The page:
The Clyde hydro dam (image: supplied).

Ruling shows the cost of state owned energy giant deliberately busting its dams

The country’s biggest electricity generator has been found to have distorted the market, costing both electricity retailers and the environment. Alex Braae reports.

A furious electricity retailer says the biggest generator in the country has cut against its claims of being environmentally friendly by deliberately spilling water from hydro dams and causing fossil fuel plants to be turned on.

The Electricity Authority released a preliminary decision yesterday against Meridian Energy, after a complaint was brought by seven independent electricity retailers that they had unnecessarily spilled water, which pushed the price of electricity up for retailers.

The costs of the move were not defined, however the EA said the “undesirable trading situation” could have resulted in retailers and consumers having to pay $80 million more than they otherwise would have. The complaint also alleged that it caused 6000 tonnes of carbon to enter the atmosphere unnecessarily.

Electric Kiwi was one of the companies that brought the complaint, along with Flick Electric, Pulse Energy, Vocus and others. CEO Luke Blincoe said it was an “outrageous” move from the company, which is 51% owned by the government.

“This was $80 million in extra costs to purchasers of electricity over a pretty short period of time. It’s a pretty extreme illustration of market power at the expense of the environment.”

While a large share of New Zealand’s electricity is generated from renewable sources, at times of high demand the coal-fired power plant at Huntly is turned on. “North Island thermal generation needed to be dispatched to meet the market unnecessarily. And the volume of that thermal generation created 6000 tonnes of carbon emissions,” said Blincoe.

“This is a state owned enterprise that has created enough emissions to put 46,000 Toyota Corollas rolling around New Zealand in the same time,” he added.

In light of that, Blincoe criticised the branding of Meridian Energy, which sells itself as a generator of 100% renewable energy, using wind, water and solar. He said it was more like “wind, water and coal.”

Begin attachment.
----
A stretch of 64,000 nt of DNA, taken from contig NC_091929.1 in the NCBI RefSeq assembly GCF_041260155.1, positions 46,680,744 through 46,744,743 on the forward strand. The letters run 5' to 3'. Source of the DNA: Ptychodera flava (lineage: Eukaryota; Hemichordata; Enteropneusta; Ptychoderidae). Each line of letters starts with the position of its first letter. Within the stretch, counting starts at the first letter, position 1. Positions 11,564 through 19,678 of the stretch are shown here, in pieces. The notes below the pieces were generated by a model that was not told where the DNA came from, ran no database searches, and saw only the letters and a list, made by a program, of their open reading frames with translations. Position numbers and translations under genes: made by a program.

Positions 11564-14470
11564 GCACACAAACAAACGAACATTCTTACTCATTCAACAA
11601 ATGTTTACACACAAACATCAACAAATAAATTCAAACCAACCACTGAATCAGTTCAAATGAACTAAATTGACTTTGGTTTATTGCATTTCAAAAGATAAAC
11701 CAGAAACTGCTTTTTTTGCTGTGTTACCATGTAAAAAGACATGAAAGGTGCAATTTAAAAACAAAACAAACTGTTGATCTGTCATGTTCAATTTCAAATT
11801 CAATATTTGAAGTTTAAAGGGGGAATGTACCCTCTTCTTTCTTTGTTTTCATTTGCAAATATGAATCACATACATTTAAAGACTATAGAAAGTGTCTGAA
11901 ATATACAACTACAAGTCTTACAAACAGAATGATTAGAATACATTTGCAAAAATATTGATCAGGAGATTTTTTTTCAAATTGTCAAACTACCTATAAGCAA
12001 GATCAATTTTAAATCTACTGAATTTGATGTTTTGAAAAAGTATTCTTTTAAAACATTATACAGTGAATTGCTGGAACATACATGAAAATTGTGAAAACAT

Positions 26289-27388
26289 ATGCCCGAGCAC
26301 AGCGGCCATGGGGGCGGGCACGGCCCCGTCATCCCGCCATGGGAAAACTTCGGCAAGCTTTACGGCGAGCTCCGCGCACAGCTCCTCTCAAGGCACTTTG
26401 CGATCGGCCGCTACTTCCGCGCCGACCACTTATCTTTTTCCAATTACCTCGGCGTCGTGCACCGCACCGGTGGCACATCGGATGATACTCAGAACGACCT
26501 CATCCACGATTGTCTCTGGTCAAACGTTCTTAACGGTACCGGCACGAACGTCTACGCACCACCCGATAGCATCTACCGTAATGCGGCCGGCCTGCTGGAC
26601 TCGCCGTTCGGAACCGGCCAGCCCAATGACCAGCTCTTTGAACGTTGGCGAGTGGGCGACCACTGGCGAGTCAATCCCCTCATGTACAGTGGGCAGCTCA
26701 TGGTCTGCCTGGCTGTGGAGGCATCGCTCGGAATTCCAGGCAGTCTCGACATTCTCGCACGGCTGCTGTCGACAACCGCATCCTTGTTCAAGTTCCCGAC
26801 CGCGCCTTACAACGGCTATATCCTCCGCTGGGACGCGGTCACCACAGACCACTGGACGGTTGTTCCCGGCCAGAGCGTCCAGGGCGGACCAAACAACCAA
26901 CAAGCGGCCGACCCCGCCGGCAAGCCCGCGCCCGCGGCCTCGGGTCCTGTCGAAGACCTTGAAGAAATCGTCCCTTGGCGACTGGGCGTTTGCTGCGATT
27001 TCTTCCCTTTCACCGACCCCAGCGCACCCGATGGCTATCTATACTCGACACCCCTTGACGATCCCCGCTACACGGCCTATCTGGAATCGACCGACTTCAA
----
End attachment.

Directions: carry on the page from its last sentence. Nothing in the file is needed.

Meridian are one of the five major ‘gentailers’ – these are companies that are both generators of electricity, and retailers. Along with selling it directly to consumers, they also provide it on the open market, where retailers like Pulse Energy, Flick Electric and Electric Kiwi purchase it to sell to customers.

Meridian Energy released a statement on the preliminary decision, saying it would review it ahead of the consultation process.

“In December last year, Meridian experienced extremely high inflows. Meridian was required to manage these exceptional weather events in real time. For the first time in Meridian’s history the company spilled from all its hydro structures, with significant inflows to the Waitaki catchment and both Lake Te Anau and Lake Manapōuri recording the second highest lake levels on record,” the company said.

When contacted, they declined to address questions on the environmental impact.

That exceptional weather event related to heavy rain around Southland in December last year, which in theory should have provided a large volume of water for use in hydro dams.

As the preliminary decision noted, “when water is scarce, the opportunity cost of using water is higher and hydro offers increase. This makes more expensive thermal generation viable.”

Thermal in this context means fossil fuels like the coal-fired Huntly power plant, rather than the cleaner geothermal energy. While geothermal electricity production does create emissions, they’re minimal compared to those produced by coal.

That point was also picked up by environmental campaigners. Amanda Larsson from Greenpeace said that running fossil fuel plants is expensive, and only happens when there is insufficient renewable supply. “Except that once they do fire up the fossil energy, they get to charge that higher price on all the electricity, including the stuff they produced at very low cost in the hydro dams.”

Blincoe described the fact that it was a preliminary decision as a “bit frustrating,” given that the investigation had taken place over seven months, and now there would be a round of consultation. It was another example of how big gentailers are able to push around smaller players, he said.

“I can’t think of the last time a criminal court allowed consultation after the judge had made their decision,” said Blincoe.



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